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New Image from ‘Logan Lucky’ Arrives as Steven Soderbergh Talks New Distribution Plans

Written by Chris Evangelista on April 21, 2017 

LOGAN LUCKY (2017) (l-r) Channing Tatum as Jimmy Logan, Riley Keough as Mellie Logan and Adam Driver as Clyde Logan Credit: Michael Tacket/Fingerprint Releasing/Bleecker Street

Steven Soderbergh is back — although he never really went away. The filmmaker hasn’t helmed a movie since 2013’s Behind the Candelabra, but that didn’t stop him from directing 20 episodes of The Knick on Cinemax and serving as executive producer on Starz’s The Girlfriend Experience and Amazon’s Red Oaks.

Now Soderbergh is returning to the big screen with Logan Lucky, a heist film starring Adam Driver, Channing Tatum, Seth MacFarlane, Daniel Craig, Katie Holmes, Hilary Swank, Katherine Waterston and Sebastian Stan, revolving around the Coca-Cola 600, an annual 600-mile NASCAR race held at the Charlotte Motor Speedway in North Carolina during Memorial Day weekend.

Soderbergh sat down with Entertainment Weekly and dropped several details about the film (along with a new photo), including what drew him back to filmmaking and the unique way Logan Lucky will be distributed, via Bleecker Street and Soderbergh’s own Fingerprint Releasing. “I’m excited about it creatively because it’s the kind of movie that I like to make,” Soderbergh says in the interview. “It’s the kind of movie that I like to see. Some of these issues that I’ve had in the past with the way movies are released can be mitigated. It seemed like all green lights to me.”

In regards to the film’s distribution, the filmmaker says, “By all standards, this is a studio movie. It’s a very commercial movie with movie stars in it that’s going to go out to 2,500 to 3,000 screens. The question is, ‘Can you do what the studios normally do from a distribution standpoint with a lot less resources and with a much better economic structure for the people who made the film?’ My feeling is that it’s gotten way too expensive to release a film wide, and the way that the economic structure of a studio is set up, if you’ve what we’ve done on this movie — which is everybody’s worked for scale — you’re too far away from your money. That’s why there is no middle man. There is no one talking a cut. The money is coming directly back to the creative pool.”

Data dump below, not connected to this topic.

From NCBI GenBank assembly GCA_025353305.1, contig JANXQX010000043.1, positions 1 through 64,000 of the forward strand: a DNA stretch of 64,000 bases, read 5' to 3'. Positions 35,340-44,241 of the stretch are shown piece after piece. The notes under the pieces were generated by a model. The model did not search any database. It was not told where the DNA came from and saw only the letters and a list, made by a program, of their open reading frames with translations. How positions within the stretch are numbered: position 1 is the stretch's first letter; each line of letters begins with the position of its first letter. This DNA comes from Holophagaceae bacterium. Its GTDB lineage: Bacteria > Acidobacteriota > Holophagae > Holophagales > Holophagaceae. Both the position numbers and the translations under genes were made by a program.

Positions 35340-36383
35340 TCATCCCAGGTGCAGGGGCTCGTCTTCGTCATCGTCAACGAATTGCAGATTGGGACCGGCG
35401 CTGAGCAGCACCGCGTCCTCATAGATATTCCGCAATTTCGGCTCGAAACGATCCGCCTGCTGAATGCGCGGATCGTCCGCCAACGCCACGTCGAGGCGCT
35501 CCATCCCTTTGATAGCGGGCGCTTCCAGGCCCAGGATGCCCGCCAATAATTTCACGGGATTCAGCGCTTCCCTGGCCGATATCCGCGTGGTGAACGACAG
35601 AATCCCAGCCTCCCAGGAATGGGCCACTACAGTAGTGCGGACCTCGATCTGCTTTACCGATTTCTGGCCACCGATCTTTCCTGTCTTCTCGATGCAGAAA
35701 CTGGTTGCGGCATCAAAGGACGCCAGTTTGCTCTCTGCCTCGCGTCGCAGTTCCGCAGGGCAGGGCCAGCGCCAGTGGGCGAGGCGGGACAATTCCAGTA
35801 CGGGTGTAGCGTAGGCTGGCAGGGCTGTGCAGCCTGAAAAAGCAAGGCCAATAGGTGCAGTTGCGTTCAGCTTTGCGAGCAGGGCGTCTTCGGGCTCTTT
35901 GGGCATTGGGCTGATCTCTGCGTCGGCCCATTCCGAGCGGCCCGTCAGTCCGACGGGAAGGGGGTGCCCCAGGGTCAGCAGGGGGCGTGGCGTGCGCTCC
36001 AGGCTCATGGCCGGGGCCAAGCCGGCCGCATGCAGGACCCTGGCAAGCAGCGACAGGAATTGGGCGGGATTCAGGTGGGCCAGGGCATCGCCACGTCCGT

Soderbergh hopes other filmmakers will follow suit: “If it works, it’s a lane for people like myself to drive in. We formed Fingerprint Releasing to do this and to be able to export this to other filmmakers. So if someone like Alejandro Iñárritu, Alexander Payne, or Sofia Coppola wants to use this model that we’ve set up, it’s sitting there ready to be used.”

He also discussed the film itself, and a hint at what to expect:

On the most obvious level, it’s the complete inversion of an Ocean’s movie. It’s an anti-glam version of an Ocean’s movie. Nobody dresses nice. Nobody has nice stuff. They have no money. They have no technology. It’s all rubber band technology, and that’s what I thought was fun about it. It seemed familiar to me, but different enough. The landscape, the characters, and the canvass were the complete opposite of an Ocean’s film. What was weird is that I was working as a producer on Ocean’s Eight while we were shooting Logan, and it was kind of head-spinning. That’s like a proper Ocean’s film. This is a version of an Ocean’s movie that’s up on cement blocks in your front yard.

You can read the full interview here. Logan Lucky opens August 18.

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